Volcano and Ryukyu Islands campaign
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The Volcano and Ryūkyū Islands Campaign was a series of battles and engagements between Allied forces and Imperial Japanese forces in the Pacific Ocean campaign of World War II between January and June 1945.
The campaign took place in the Volcano and Ryukyu island groups. The two main land battles in the campaign were the Battle of Iwo Jima (February 16-March 26, 1945) and the Battle of Okinawa (April 1–June 21, 1945). One major naval battle occurred, called Operation Ten-Go (April 7, 1945) after the operational title given to it by the Japanese.
The campaign was part of the Allied Japan campaign intended to provide staging areas for an invasion of Japan as well as supporting aerial bombardment and a naval blockade of the Japanese mainland. The dropping of atomic weapons on two Japanese cities and the Soviet invasion of Japanese Manchuria, however, caused the Japanese government to surrender without an armed invasion being necessary.
Iwo Jima's strategic importance was debatable. The Allies considered the island to be an important staging area for future invasion forces, however, after the Allies captured Iwo Jima, their focus shifted from using the island as a staging area to employing the island as a base for fighter escorts and B-29 recovery. The Japanese had a radar station and airstrips to launch fighters that would pick off B-29s raiding the Japanese mainland. If captured by the Americans, it could provide them with bases for fighter escorts to assist the B-29 bombers in raiding the Japanese mainland, as well as being an emergency landing strip for any damaged B-29s that could not return to the Marianas.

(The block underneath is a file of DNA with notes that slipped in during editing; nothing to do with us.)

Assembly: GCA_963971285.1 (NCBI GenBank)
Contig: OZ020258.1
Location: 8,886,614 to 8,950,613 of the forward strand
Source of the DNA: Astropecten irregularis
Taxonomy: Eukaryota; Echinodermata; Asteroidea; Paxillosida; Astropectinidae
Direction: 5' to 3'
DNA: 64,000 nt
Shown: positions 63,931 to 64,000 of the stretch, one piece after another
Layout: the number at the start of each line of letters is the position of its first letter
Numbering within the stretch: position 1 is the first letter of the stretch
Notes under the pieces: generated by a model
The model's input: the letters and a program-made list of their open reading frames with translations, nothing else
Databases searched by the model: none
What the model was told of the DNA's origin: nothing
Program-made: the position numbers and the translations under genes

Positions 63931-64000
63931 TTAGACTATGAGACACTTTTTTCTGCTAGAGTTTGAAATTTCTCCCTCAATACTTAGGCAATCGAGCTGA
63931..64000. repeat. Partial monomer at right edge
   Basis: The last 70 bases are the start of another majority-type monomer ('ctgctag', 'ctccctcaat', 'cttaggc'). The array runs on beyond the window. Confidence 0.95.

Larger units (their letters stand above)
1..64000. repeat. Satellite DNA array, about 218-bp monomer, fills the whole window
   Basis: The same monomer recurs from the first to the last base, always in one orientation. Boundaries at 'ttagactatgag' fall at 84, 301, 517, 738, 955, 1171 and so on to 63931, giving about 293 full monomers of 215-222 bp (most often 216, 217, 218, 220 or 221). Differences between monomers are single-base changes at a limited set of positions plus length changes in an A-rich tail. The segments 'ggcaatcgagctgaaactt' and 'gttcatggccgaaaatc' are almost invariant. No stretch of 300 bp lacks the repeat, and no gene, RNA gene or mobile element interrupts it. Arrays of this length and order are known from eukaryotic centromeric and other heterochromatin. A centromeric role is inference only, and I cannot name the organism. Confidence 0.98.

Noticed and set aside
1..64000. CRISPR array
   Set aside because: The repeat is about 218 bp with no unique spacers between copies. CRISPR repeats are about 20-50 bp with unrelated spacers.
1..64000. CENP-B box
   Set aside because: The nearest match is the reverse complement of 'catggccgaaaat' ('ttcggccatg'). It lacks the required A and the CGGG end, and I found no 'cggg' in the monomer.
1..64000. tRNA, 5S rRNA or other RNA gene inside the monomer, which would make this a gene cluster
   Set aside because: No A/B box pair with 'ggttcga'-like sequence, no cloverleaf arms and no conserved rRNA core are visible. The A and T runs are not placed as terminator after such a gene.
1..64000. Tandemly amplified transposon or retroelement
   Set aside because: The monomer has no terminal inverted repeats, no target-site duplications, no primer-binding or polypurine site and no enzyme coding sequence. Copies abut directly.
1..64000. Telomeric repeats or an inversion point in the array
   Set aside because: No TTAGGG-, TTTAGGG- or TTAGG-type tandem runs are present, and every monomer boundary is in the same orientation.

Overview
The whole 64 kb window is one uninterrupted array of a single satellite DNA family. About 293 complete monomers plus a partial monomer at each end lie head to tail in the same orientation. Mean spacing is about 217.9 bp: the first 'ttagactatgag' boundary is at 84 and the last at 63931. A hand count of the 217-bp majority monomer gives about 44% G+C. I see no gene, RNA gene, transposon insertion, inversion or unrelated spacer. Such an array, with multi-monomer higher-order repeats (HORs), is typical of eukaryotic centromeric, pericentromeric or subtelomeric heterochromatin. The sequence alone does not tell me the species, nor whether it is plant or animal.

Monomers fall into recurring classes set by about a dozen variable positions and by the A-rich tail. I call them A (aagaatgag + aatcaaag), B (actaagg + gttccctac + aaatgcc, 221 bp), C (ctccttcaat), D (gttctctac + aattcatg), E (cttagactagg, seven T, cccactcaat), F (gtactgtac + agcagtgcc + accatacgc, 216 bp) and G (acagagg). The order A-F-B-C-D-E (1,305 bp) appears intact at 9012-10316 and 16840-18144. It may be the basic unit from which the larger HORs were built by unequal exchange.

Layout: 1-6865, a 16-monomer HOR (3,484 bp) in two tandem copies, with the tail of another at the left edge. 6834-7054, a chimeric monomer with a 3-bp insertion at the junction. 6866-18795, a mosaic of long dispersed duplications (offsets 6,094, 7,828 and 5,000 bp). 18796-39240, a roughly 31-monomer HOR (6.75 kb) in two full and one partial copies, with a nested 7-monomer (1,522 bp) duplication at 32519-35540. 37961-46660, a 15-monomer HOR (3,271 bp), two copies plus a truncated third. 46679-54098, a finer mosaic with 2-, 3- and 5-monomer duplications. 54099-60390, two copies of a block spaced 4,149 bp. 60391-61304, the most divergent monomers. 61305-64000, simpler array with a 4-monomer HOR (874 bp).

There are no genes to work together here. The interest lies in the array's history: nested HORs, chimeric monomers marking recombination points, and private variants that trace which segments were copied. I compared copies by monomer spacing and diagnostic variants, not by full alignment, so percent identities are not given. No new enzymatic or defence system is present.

The operation to take Iwo Jima was authorized in October 1944. On February 19, 1945, the campaign for Iwo Jima was launched. The island was secure by March 26. Only a few Japanese were captured, as the rest were killed or committed suicide as defeat befell them. However, the Americans suffered a heavy toll in casualties in their initial landing, as opposed to the main fighting. Fighters began operations from March 11, when the airfields were secured, and the first bombers hit the home islands.
Okinawa was right at Japan's doorstep, providing the springboard for the Allies to invade the Japanese mainland. Meanwhile, on Okinawa 131,000 Japanese soldiers dug in for similar resistance as compared to Iwo Jima, trying to mow down the Americans as they disembarked from their landing vehicles. Gen. Mitsuru Ushijima made sure that the Americans would not even come close to the beaches, using kamikazes under Soemu Toyoda to stem the tide. This was the greatest effort by the suicide bombers of legend, sinking 34 ships, damaging 25 beyond economic repair, and 343 were damaged to varying degrees. On the land campaign, 48,193 military personnel were killed, wounded, or missing in the campaign to secure the island. By the end of the battle, three-quarters of the Japanese officers were killed or had killed themselves. Only a handful of officers survived the battle, although more soldiers capitulated. On April 7, the great Japanese battleship Yamato was commissioned and sent out to use a kamikaze method, codenamed Ten-Go, but was sunk. The Vice-Admiral Seiichi Ito and the commander of the battleship, Kosaku Aruga, were killed in the fatal mission, and the battleship was destroyed before it could engage the US navy. Control of the Volcano and Ryukyu Islands helped the US Army Air Forces conduct missions against targets on Honshu and Kyushu, with the first raid occurring on Tokyo, from March 9–10.
- HP Willmott, Robin Cross, Charles Messenger: World War II (2004)
- Drea, Edward J. (1998). "An Allied Interpretation of the Pacific War". In the Service of the Emperor: Essays on the Imperial Japanese Army. Nebraska: University of Nebraska Press. ISBN 0-8032-1708-0.
- Dyer, George Carroll. "The Amphibians Came to Conquer: The Story of Admiral Richmond Kelly Turner". United States Government Printing Office. Retrieved October 20, 2006.
- Fisch Jr., Arnold G. Ryukyus. World War II Campaign Brochures. Washington D.C.: United States Army Center of Military History. CMH Pub 72-35.